Individual stocks can surge 10%, 25%, or even higher in a short period of time. And they can fall just as far, just as quickly. For example, shares of genetic analysis instrument maker Affymetrix tumbled by 18% when it posted a larger-than-expected quarterly loss and gave a weak revenue outlook.

Big drops in share price can sometimes signal material defects or new risks. But at other times, they're simply pullbacks along with the larger pessimism facing the market. Fortunately, we have Motley Fool CAPS, a great resource to help us understand the larger picture behind big price drops.

Is the sky falling?
CAPS contains more than just the crowd's opinions. Its best-performing members' votes count more in shaping each company's rating than do the picks of their poorer-performing peers. That way, investors can intelligently use the collective wisdom of more than 140,000 CAPS members to make better decisions.

We'll use CAPS' handy stock screening tool to quickly zero in on companies that have been slashed by at least 20% in the past four weeks, and which have a market cap greater than $100 million and a beta of less than 3. If you want to run this screen for yourself, please do -- just keep in mind that the results will update with the market.

Company

CAPS Rating
(out of 5)

4-Week
Price Change^

US Airways (NYSE:LCC)

*

(27.1%)

A123 Systems (NASDAQ:AONE)

**

(26.3%)

Elan (NYSE:ELN)

****

(21.1%)

Source: Motley Fool CAPS.
^ Oct. 2 through Oct. 27.

US Airways
Weak travel demand has continued to hurt US Airways; the company joined peers including Delta Air Lines (NYSE:DAL) and JetBlue in reporting falling third-quarter revenue as more are being forced to cut fares to attract customers. And like AMR's (NYSE:AMR) American Airlines, US Airways is cutting its workforce as it tries to "right size" the business in an effort to become profitable.

US Airways' stock, along with shares in several other airlines, have been left out of the rally this year, and many CAPS members are still wary of buying into the sector. Only 57% of the 673 CAPS members rating US Airways expect it to outperform the market 

A123 Systems
After a big initial response from Wall Street surrounding A123's IPO in September, shares of the lithium-ion battery maker have been on a roller-coaster ride. Before going public, the company was backed by investors like Qualcomm (NASDAQ:QCOM) and General Electric, and many individual investors see solid potential for the company to succeed if it can score at least one major deal to supply batteries for a car company.

As it stands today, though, the company is not profitable and has yet to achieve positive cash flow, and investors expect tough competition from larger, more-established foreign players. Case in point: A subsidiary of Korea's LG beat out A123 to supply batteries for GM's Chevy Volt. As such, CAPS members show cautious enthusiasm, as 76% of the 134 members rating A123 Systems expect it to beat the market.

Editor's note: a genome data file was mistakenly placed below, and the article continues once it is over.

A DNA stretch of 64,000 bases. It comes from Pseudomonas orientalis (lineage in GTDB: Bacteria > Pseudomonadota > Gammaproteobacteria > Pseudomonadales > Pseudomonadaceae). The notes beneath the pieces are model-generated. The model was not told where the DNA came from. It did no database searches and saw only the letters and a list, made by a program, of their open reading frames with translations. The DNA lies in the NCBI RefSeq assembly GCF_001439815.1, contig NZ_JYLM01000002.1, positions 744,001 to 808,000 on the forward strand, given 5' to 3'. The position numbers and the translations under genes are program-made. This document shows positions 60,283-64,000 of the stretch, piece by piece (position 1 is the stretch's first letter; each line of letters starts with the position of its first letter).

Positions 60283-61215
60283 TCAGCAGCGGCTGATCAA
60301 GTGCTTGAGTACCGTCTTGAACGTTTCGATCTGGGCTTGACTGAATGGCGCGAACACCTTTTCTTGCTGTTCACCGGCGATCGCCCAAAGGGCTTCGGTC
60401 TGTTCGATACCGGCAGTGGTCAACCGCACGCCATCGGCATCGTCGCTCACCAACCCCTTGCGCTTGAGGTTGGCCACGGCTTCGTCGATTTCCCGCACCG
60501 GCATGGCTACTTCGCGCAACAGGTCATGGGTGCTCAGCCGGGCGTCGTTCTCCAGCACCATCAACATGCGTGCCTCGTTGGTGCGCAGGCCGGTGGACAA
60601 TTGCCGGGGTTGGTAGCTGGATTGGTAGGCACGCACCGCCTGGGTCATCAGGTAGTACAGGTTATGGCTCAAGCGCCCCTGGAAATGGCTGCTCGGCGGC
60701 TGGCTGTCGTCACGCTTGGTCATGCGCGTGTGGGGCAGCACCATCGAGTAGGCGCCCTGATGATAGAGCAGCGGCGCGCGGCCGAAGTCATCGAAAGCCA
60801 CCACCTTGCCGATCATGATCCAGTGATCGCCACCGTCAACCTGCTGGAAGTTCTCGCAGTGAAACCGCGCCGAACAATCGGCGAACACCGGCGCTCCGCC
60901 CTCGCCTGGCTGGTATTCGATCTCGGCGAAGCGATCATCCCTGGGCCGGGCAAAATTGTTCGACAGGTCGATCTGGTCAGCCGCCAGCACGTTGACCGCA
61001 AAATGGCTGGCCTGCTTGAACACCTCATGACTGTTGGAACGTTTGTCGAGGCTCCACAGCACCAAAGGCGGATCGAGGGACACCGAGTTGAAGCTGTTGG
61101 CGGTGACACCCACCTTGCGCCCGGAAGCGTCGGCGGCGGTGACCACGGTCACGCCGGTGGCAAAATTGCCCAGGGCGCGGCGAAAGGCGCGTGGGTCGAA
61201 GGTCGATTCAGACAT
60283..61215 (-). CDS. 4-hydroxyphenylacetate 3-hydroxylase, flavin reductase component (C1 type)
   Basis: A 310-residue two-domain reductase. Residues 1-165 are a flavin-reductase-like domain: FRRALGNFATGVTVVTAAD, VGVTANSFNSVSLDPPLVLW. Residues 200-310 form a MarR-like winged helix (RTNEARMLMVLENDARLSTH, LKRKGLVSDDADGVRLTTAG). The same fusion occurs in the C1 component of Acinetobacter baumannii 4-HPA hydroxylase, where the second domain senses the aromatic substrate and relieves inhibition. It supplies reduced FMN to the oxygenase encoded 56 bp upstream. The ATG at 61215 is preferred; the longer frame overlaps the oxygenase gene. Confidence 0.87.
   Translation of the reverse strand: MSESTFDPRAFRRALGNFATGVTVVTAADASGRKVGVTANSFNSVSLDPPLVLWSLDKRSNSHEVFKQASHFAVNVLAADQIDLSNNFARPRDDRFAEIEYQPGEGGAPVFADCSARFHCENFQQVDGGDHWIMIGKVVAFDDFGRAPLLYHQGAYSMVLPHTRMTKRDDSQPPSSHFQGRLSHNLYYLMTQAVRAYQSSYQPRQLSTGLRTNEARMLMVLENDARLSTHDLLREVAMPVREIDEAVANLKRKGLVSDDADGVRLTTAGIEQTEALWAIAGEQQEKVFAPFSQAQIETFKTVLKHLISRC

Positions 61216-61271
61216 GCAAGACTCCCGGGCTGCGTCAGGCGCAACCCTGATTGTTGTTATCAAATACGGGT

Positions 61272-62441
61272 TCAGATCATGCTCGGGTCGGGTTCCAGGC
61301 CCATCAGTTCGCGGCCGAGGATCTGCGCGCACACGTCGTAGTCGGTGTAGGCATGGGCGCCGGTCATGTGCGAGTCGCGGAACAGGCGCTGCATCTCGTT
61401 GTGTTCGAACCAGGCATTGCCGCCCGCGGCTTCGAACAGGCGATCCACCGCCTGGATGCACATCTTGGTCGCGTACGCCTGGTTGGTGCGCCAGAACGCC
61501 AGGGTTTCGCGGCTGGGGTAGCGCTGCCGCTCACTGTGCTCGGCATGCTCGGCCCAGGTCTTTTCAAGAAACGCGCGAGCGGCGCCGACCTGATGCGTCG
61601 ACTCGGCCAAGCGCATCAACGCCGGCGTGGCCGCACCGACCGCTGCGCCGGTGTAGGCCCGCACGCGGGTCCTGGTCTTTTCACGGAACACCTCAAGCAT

Elan
New cases of a potentially deadly brain infection have been linked with Elan and Biogen Idec's (NASDAQ:BIIB) multiple sclerosis drug, Tysabri, lately, and since the drug is a big growth driver for both companies, the news obviously didn't sit well with investors. Some CAPS members are overlooking the negativity and see the fall in share price as an opportunity, since the drug still works well against multiple sclerosis compared with competitors. The future success of Tysabri may depend on how well the companies can limit the risk to patients and manage doctors' concerns about prescribing the treatment.

About 93% of the 983 CAPS members rating Elan remain bullish.

Ultimately, whether you believe a fall in any stock is warranted, your own research is more important than collective opinions. But CAPS can help you quickly focus your due diligence, and even point out potential pitfalls you may not have seen.

Add your take on these or any of the 5,300 stocks that 140,000-plus members have covered in Motley Fool CAPS. It's totally free to be a part of the community, and the payback is more than worth it.

Always looking ahead, the Motley Fool Rule Breakers service has already recommended dozens of companies set to change the world -- and profit from it. To see what rule-breaking stocks David Gardner is picking today, take a free 30-day trial.

Fool contributor Dave Mock habitually looks for silver linings in even the darkest of clouds. He owns shares of Qualcomm and is the author of The Qualcomm Equation. Elan is a Rule Breakers selection. The Fool's disclosure policy is made of sugar and spice and everything nice.